Ancient documents indicate that acupuncture originated in China thousands of years ago. In the past two decades, its popularity has grown significantly in the United States. The procedure involves the insertion of extremely thin needles at various depths at strategic points on your body. Although scientists don't fully understand how or why acupuncture works, some studies indicate that it may provide a number of medical benefits — from reducing pain to helping you quit smoking.
If you're considering acupuncture, it may help to know more about the theory behind this procedure, what its known risks and benefits are, and what to look for in an acupuncture practitioner.
The theory behind acupuncture as a medical treatment is very different from that of Western medicine. In traditional Chinese medicine, imbalances in the basic energetic flow of life — known as 'qi' or chi (pronounced 'chee') — are thought to cause illness. 'Qi' is believed to flow through 20 major pathways (meridians) in your body. These meridians and the energy flow are accessible through approximately 400 different acupuncture points. By inserting extremely fine needles into these acupuncture points in various combinations, acupuncture practitioners believe that your energy flow will rebalance. This allows your body's natural healing mechanisms to take over.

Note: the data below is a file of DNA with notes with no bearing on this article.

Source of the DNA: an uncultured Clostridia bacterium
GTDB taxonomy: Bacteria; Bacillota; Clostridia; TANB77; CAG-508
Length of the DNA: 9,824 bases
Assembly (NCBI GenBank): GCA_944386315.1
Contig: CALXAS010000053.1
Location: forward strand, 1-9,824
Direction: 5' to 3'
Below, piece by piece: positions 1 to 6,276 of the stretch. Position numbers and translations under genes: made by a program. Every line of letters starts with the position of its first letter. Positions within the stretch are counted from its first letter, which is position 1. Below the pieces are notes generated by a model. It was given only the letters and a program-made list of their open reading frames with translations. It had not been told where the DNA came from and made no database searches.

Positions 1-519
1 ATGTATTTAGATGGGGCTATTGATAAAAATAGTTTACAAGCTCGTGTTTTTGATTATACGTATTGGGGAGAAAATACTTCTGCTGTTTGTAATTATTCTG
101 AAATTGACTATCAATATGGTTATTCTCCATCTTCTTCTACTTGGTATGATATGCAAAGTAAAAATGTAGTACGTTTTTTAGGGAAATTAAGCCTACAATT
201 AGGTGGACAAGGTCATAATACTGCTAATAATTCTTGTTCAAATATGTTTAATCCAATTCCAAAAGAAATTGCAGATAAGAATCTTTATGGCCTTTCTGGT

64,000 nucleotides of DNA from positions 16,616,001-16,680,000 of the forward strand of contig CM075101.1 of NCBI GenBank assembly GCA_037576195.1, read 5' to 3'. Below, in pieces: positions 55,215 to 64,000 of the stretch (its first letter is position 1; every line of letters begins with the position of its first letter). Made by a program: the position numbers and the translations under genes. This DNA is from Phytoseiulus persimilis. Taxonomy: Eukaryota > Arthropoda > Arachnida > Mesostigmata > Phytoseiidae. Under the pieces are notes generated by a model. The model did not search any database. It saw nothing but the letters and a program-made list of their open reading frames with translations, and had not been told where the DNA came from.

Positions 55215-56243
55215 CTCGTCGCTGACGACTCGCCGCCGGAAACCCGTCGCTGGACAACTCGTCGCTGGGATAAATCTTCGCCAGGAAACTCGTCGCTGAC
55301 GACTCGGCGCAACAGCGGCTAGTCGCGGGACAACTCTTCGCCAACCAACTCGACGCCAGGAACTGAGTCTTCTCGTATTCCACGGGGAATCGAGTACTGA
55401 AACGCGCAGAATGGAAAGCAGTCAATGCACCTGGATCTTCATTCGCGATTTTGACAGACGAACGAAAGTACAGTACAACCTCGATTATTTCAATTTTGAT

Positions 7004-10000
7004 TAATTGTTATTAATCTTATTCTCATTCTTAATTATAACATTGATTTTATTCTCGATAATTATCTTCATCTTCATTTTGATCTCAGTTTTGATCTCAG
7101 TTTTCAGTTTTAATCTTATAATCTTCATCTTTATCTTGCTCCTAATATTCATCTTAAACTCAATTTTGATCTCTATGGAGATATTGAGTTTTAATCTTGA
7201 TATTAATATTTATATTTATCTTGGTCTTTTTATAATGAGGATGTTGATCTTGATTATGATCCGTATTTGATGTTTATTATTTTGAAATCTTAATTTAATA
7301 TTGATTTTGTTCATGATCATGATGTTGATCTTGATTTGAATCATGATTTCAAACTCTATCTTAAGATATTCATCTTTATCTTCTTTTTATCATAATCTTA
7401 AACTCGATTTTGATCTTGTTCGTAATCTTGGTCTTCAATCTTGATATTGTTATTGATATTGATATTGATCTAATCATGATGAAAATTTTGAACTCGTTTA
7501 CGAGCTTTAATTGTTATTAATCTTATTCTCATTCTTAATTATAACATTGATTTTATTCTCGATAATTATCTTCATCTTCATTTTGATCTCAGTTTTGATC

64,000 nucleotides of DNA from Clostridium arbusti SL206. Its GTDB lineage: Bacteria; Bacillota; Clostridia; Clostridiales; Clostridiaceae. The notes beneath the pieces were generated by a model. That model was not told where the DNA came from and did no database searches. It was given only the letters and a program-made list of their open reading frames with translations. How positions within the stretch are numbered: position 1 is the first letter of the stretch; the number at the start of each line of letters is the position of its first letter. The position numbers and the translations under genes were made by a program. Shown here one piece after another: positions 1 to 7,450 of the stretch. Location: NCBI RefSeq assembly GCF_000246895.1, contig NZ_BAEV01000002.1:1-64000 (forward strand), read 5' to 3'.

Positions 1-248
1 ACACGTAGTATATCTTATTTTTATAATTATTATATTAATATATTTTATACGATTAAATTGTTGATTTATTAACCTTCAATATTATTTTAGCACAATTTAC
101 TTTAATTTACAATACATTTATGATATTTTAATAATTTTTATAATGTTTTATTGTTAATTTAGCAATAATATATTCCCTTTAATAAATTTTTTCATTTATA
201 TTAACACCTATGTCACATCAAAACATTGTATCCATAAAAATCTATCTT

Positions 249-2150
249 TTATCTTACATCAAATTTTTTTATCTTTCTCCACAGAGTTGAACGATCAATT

Acupuncture therapy usually involves a series of weekly or biweekly treatments in an outpatient setting. A series of treatments (up to 12) is fairly common. Acupuncture practitioners, like medical doctors, each have their own individual style and way of structuring an office visit. But, in general, an acupuncture visit lasts about an hour. Like a visit to your doctor, an acupuncture visit includes an exam and an assessment of your current condition, the treatment itself, and a discussion afterward to suggest self-care tips. During acupuncture treatment, the practitioner uses sterilized, individually wrapped stainless steel needles that are used once and then thrown away.